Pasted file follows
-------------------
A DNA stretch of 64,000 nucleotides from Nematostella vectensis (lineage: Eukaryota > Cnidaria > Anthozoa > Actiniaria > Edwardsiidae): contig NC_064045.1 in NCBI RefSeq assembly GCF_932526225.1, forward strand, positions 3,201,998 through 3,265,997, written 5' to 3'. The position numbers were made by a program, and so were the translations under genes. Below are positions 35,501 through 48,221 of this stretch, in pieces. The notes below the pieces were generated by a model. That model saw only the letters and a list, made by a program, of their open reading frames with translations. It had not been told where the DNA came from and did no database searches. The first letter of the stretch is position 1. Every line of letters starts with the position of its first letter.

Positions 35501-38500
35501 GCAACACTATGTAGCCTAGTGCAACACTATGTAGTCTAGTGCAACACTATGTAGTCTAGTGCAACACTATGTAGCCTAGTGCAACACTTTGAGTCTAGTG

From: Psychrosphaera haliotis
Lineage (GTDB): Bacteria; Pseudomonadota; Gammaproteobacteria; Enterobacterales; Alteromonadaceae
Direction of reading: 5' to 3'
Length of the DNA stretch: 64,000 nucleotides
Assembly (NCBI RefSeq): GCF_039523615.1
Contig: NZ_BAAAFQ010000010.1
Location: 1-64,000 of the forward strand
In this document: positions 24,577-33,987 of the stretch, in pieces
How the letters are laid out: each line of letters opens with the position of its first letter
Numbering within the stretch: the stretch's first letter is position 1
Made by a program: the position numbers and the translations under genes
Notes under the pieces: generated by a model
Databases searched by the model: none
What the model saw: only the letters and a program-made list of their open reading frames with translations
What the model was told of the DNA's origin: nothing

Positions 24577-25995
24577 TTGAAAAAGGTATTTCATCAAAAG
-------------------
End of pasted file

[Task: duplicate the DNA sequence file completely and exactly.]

A DNA stretch of 64,000 nucleotides from Nematostella vectensis (lineage: Eukaryota > Cnidaria > Anthozoa > Actiniaria > Edwardsiidae): contig NC_064045.1 in NCBI RefSeq assembly GCF_932526225.1, forward strand, positions 3,201,998 through 3,265,997, written 5' to 3'. The position numbers were made by a program, and so were the translations under genes. Below are positions 35,501 through 48,221 of this stretch, in pieces. The notes below the pieces were generated by a model. That model saw only the letters and a list, made by a program, of their open reading frames with translations. It had not been told where the DNA came from and did no database searches. The first letter of the stretch is position 1. Every line of letters starts with the position of its first letter.

Positions 35501-38500
35501 GCAACACTATGTAGCCTAGTGCAACACTATGTAGTCTAGTGCAACACTATGTAGTCTAGTGCAACACTATGTAGCCTAGTGCAACACTTTGAGTCTAGTG

From: Psychrosphaera haliotis
Lineage (GTDB): Bacteria; Pseudomonadota; Gammaproteobacteria; Enterobacterales; Alteromonadaceae
Direction of reading: 5' to 3'
Length of the DNA stretch: 64,000 nucleotides
Assembly (NCBI RefSeq): GCF_039523615.1
Contig: NZ_BAAAFQ010000010.1
Location: 1-64,000 of the forward strand
In this document: positions 24,577-33,987 of the stretch, in pieces
How the letters are laid out: each line of letters opens with the position of its first letter
Numbering within the stretch: the stretch's first letter is position 1
Made by a program: the position numbers and the translations under genes
Notes under the pieces: generated by a model
Databases searched by the model: none
What the model saw: only the letters and a program-made list of their open reading frames with translations
What the model was told of the DNA's origin: nothing

Positions 24577-25995
24577 TTGAAAAAGGTATTTCATCAAAAG